The key, then, is learning how to face suffering “rightly”.  This Keller (and I) will discuss in coming posts.  For now, let’s conclude Chapter One with these compelling words from Keller . . .

“While other worldviews led us to sit in the midst of life’s joys, foreseeing the coming sorrows, Christianity empowers its people to sit in the midst of this world’s sorrows, tasting the coming joy” (p. 31).

 

 

 

 

 

 

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Sounds like a title for a sex-saturated Hollywood comedy.  Actually, it’s the last group the apostle Paul addresses in 1 …

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About Virgins

Sounds like a title for a sex-saturated Hollywood comedy.  Actually, it’s the last group the apostle Paul addresses in 1 Corinthians 7.

He’s writing in response to matters about which they wrote him (7:1).  So far he’s addressed marrieds (7:1-7), unmarrieds (7:8-11), and believer-unbeliever marrieds (7:12-16).  He’s written about circumcision and slavery (7:17-24).  One theme runs throughout:  serve the Lord in whatever condition you find yourself, fulfilling the responsibilities of your position.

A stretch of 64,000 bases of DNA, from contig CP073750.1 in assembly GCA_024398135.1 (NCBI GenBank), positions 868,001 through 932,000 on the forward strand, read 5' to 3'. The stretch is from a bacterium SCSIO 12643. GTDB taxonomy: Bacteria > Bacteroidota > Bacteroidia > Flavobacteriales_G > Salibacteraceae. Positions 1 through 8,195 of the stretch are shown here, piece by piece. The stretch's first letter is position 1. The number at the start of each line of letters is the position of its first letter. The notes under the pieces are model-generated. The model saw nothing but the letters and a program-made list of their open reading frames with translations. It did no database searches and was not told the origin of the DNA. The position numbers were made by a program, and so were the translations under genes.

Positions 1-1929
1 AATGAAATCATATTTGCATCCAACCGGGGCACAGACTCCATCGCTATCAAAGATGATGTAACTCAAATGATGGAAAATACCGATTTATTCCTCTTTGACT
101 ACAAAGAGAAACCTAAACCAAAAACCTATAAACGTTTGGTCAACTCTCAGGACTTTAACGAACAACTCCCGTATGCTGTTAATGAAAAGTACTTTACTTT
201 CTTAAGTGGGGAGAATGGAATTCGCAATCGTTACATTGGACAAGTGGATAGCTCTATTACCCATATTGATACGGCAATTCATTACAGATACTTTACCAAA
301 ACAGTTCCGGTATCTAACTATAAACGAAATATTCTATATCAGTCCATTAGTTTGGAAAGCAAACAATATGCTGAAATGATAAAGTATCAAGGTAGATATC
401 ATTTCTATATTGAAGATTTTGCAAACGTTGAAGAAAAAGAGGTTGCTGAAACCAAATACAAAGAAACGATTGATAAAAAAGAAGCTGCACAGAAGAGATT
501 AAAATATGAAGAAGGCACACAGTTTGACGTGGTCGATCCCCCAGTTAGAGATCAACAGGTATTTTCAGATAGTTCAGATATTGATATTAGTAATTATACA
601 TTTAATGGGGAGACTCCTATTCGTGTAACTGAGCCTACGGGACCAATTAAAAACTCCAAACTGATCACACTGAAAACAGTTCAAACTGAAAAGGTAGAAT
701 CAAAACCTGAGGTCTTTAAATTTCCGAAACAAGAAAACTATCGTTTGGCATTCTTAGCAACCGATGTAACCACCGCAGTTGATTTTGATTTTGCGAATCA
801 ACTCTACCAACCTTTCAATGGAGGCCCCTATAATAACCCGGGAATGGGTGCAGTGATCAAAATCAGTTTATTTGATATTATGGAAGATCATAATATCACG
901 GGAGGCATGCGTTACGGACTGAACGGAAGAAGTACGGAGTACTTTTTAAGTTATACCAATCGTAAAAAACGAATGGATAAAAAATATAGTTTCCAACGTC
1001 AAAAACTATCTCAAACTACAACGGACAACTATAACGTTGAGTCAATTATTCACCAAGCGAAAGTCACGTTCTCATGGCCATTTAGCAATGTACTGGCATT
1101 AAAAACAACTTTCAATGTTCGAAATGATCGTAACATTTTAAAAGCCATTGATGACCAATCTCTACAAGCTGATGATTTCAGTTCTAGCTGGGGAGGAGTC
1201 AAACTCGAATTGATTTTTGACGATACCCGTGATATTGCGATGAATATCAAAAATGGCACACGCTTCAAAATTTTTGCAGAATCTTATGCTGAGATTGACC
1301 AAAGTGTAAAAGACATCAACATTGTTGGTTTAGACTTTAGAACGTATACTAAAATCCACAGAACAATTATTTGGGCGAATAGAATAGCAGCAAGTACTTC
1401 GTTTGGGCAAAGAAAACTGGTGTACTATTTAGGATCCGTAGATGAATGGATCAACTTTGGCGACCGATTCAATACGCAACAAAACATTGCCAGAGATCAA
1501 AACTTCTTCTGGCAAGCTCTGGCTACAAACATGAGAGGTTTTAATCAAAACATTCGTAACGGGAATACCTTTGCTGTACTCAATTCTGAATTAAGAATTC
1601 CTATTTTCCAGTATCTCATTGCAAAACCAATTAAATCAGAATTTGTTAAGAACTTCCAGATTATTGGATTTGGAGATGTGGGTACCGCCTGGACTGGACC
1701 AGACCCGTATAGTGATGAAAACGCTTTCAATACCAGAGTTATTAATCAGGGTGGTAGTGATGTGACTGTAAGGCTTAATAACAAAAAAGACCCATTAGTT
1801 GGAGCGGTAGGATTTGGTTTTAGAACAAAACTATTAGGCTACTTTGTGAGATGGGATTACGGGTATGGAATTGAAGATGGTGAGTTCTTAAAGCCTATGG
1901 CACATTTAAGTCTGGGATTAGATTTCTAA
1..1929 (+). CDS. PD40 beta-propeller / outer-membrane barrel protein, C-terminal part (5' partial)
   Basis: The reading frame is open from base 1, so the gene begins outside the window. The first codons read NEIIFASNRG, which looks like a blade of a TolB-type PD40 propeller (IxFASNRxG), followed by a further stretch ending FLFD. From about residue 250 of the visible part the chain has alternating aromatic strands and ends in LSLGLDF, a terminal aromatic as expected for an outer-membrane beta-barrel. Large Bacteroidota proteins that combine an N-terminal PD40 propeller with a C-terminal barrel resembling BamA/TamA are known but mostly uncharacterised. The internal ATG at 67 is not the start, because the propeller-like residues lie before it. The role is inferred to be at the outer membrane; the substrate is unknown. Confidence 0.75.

This issue arose because the Corinthians believed that, having been gifted by the Holy Spirit, they should abstain from all forms of bodily indulgence.  (Right.  These are the same guys who argued that what they did with their bodies was of no spiritual consequence!)

Even though it’s long, I want to finish the remainder of the chapter.  So we’ll plow through reading the whole chunk, then I’ll comment.

Now about virgins: I have no command from the Lord, but I give a judgment as one who by the Lord’s mercy is trustworthy. Because of the present crisis, I think that it is good for a man to remain as he is.  Are you pledged to a woman? Do not seek to be released. Are you free from such a commitment? Do not look for a wife.  But if you do marry, you have not sinned; and if a virgin marries, she has not sinned. But those who marry will face many troubles in this life, and I want to spare you this.  What I mean, brothers and sisters, is that the time is short. From now on those who have wives should live as if they do not;  those who mourn, as if they did not; those who are happy, as if they were not; those who buy something, as if it were not theirs to keep;  those who use the things of the world, as if not engrossed in them. For this world in its present form is passing away.